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Scientists with low IQs

InquilineKeaInquilineKea Posts: 2,309- Member
edited October 2009 in College Confidential Cafe
So we know that....

Feynman's IQ was 126 (bio)
Watson's IQ was 124 (bio)
William Shockley's was 129, then 125 when tested a year later (his 2007 bio)
Luis Alvarez's was below 135 (he failed to qualify for Terman study)

But then I hear from some sources that Francis Crick's IQ was 115. Does anyone know where that figure came from? None of those sources referenced any of Crick's bios, and an entry on Wikipedia (the entry was on Stereotypes regarding Asian Americans, which mentioned Crick's IQ, that was weird :p) only referenced two articles that were not authoritative.

Also - does anyone else know of low IQs by other scientists?
Post edited by InquilineKea on
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Replies to: Scientists with low IQs

  • MBPMBP Posts: 2,509Registered User Senior Member
    MBP /*comment*/
  • quaerequaere Posts: 1,264Registered User Senior Member
    Um ... since an average IQ is 100, I'd hardly call those IQs "low". See IQ distribution
  • kollegkidkollegkid Posts: 1,007Registered User Senior Member
    According to Science (2003), the average IQ for American scientists was informally measured as about 125. I wouldn't call the examples that you cited as illustrative of low IQs in relation to scientists or, obviously, the general public.
  • InquilineKeaInquilineKea Posts: 2,309- Member
    However, these are Nobel laureates. In fact, Feynman specifically said that when he pulled out his childhood IQ scores, he remarked that his Nobel Prize was very remarkable for someone of his IQ

    As a basis of comparison, the average IQ of the average grad student in physics is 140 (Simonton, Scientific Genius)
  • rockermcrrockermcr Posts: 14,670Registered User Senior Member
    I'd like to say Einstein, because he wasn't smart in the classical sense of the word. I don't know how high his IQ was, but I know that he didn't believe in the memorization of useless facts, while knowledge of facts was considered a sign of intelligence in his time period. Also, I remember hearing that he failed a math class or something like that.
  • ChaosTheoryChaosTheory Posts: 5,200- Senior Member
    That is a myth. He started learning calculus at the age of 12. He did exceptionally well on the physics and mathematics sections on the Swiss university entrance exam, but not so well on the other sections; hence, he was not granted admission.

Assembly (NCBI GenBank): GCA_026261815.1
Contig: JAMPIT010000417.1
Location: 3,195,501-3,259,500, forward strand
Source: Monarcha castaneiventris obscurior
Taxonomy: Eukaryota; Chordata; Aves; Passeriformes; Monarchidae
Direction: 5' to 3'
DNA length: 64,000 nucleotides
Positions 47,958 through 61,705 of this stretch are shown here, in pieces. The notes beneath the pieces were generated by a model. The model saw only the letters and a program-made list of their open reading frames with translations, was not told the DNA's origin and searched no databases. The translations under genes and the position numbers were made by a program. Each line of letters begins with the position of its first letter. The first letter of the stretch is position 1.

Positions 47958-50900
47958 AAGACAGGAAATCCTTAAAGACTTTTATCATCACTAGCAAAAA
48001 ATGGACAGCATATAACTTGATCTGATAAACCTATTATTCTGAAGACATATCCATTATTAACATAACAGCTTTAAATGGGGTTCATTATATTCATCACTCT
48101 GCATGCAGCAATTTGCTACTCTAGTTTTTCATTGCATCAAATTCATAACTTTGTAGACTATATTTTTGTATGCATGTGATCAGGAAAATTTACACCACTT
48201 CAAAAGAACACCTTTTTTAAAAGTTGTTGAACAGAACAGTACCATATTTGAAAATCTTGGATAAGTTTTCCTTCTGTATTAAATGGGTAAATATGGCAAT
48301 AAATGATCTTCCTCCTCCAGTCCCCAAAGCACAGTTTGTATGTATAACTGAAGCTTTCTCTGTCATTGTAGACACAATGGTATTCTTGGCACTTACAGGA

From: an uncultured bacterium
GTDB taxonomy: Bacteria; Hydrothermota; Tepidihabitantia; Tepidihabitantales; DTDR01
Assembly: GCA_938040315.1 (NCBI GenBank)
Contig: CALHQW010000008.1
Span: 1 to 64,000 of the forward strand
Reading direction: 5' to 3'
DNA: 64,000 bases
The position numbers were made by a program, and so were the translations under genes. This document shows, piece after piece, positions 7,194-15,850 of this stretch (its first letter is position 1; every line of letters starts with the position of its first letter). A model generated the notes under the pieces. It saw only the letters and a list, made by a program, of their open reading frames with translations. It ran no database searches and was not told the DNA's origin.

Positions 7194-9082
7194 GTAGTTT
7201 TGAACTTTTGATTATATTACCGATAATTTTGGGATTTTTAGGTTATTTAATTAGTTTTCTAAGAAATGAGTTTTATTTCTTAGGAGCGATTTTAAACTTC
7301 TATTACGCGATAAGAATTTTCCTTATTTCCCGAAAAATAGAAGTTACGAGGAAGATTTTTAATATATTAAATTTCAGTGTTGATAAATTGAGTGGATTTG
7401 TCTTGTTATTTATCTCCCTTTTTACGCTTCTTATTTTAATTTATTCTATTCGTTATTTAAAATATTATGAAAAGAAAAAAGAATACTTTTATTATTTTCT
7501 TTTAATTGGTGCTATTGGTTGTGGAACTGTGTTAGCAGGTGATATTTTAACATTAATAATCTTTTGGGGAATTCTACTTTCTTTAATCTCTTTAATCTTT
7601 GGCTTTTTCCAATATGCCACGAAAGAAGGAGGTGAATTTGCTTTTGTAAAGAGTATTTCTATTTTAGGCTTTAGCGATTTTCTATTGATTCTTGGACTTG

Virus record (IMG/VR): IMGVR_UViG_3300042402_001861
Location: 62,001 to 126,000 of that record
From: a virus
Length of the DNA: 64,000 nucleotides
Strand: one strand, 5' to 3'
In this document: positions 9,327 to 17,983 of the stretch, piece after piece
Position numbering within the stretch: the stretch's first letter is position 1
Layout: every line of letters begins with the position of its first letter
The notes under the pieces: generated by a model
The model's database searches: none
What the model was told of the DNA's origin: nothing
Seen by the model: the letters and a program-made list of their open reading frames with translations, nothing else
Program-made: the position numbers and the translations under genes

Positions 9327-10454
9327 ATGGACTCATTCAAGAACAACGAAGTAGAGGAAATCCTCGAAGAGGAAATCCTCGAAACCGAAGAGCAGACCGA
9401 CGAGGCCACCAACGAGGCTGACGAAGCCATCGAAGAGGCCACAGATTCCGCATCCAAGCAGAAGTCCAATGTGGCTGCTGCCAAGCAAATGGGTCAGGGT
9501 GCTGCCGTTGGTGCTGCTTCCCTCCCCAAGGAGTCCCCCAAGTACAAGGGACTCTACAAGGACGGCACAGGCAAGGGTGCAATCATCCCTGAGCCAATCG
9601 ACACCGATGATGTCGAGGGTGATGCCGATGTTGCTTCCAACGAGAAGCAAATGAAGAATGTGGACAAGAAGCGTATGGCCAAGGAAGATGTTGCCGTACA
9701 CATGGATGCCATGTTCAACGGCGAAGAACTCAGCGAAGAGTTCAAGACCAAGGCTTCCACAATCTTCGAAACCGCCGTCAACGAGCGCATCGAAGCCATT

• Mr PayneMr Payne Posts: 8,850Registered User Senior Member
    In fact, Feynman specifically said that when he pulled out his childhood IQ scores, he remarked that his Nobel Prize was very remarkable for someone of his IQ
    Children's IQ scores are hugely sporadic. If that's how this 125 IQ is being identified, I'm hugely skeptical. A better gauge is his admittance into MIT & Princeton for his PhD work. Those seem to indicate a higher IQ.
  • kollegkidkollegkid Posts: 1,007Registered User Senior Member
    Academic and creative giftedness are somewhat different. Creative giftedness can be tested with the Torrance Tests of Creative Thinking or the Wallach-Kogan Tests. Eysenck (1983), Simonton (1984) and Torrance (1974) have conducted research that suggests a correlation of IQ and creativity only up to about 120. After that, creativity is no longer IQ dependent. Tunco (1989) also confirmed 120 as an important threshold for creativity. You should be able to find out more about the threshold hypothesis of intelligence online.

    Feynman, for example, may have had a greater creativity quotient than others in his field. His IQ would not indicate his creativity as he already broke the 120 threshold. He may have falsely assumed that high IQs are associated with Nobel status. I do not know of any research that confirms this.
  • kollegkidkollegkid Posts: 1,007Registered User Senior Member
    Mr Payne - I agree. IQs can vary widely. I have had a 20 point range in my own testing experiences. Also 20% of IQ tests are potentially erroneous due to administrative or clerical errors (Jurgens, 2005).
  • lobgentlobgent Posts: 548Registered User Member
    The fact is that while Feynman's IQ was a "mere" 125, his mathematical capabilities were through the roof (also noted in James Gleick's Genius, which Inq mentioned implicitly). So it's not really surprising that he won a Nobel Prize for Physics, even though his verbal reasoning skills were only average.

    Einstein's IQ was measured at around 161, I believe. Not exactly something to sneeze at :).

    Yes, Shockley's IQ was abysmal. I remember reading that he was rejected from one of the gifted-and-talented programs he applied to as a child because he didn't meet the cut-off. And now? He's the Nobel Prize-winning inventor of the ubiquitous transistor. Just shows you that IQ measurements serve their purpose only to a limited extent.

    Hmm... The average IQ for electrical engineers is around 132, I think.
  • MBPMBP Posts: 2,509Registered User Senior Member
    ^einstein never took an IQ test.
  • lobgentlobgent Posts: 548Registered User Member
    ^Replace "measured" with "estimated."
  • kollegkidkollegkid Posts: 1,007Registered User Senior Member
    Speaking of Shockley, I don't know if they came from Nobel sperm, but a mom with three kids from a sperm bank was pushing really hard to have her kids admitted. She claimed all three kids had smart sperm donor dads. One of the kids was an outstanding speller (regionals for the Bee) but the three did not have any qualified test results.
  • lobgentlobgent Posts: 548Registered User Member
    Admitted to what?
  • MBPMBP Posts: 2,509Registered User Senior Member
    ^^^okay.
    however, why would they estimate 161, did your source say? why wouldn't people estimate it at 160?
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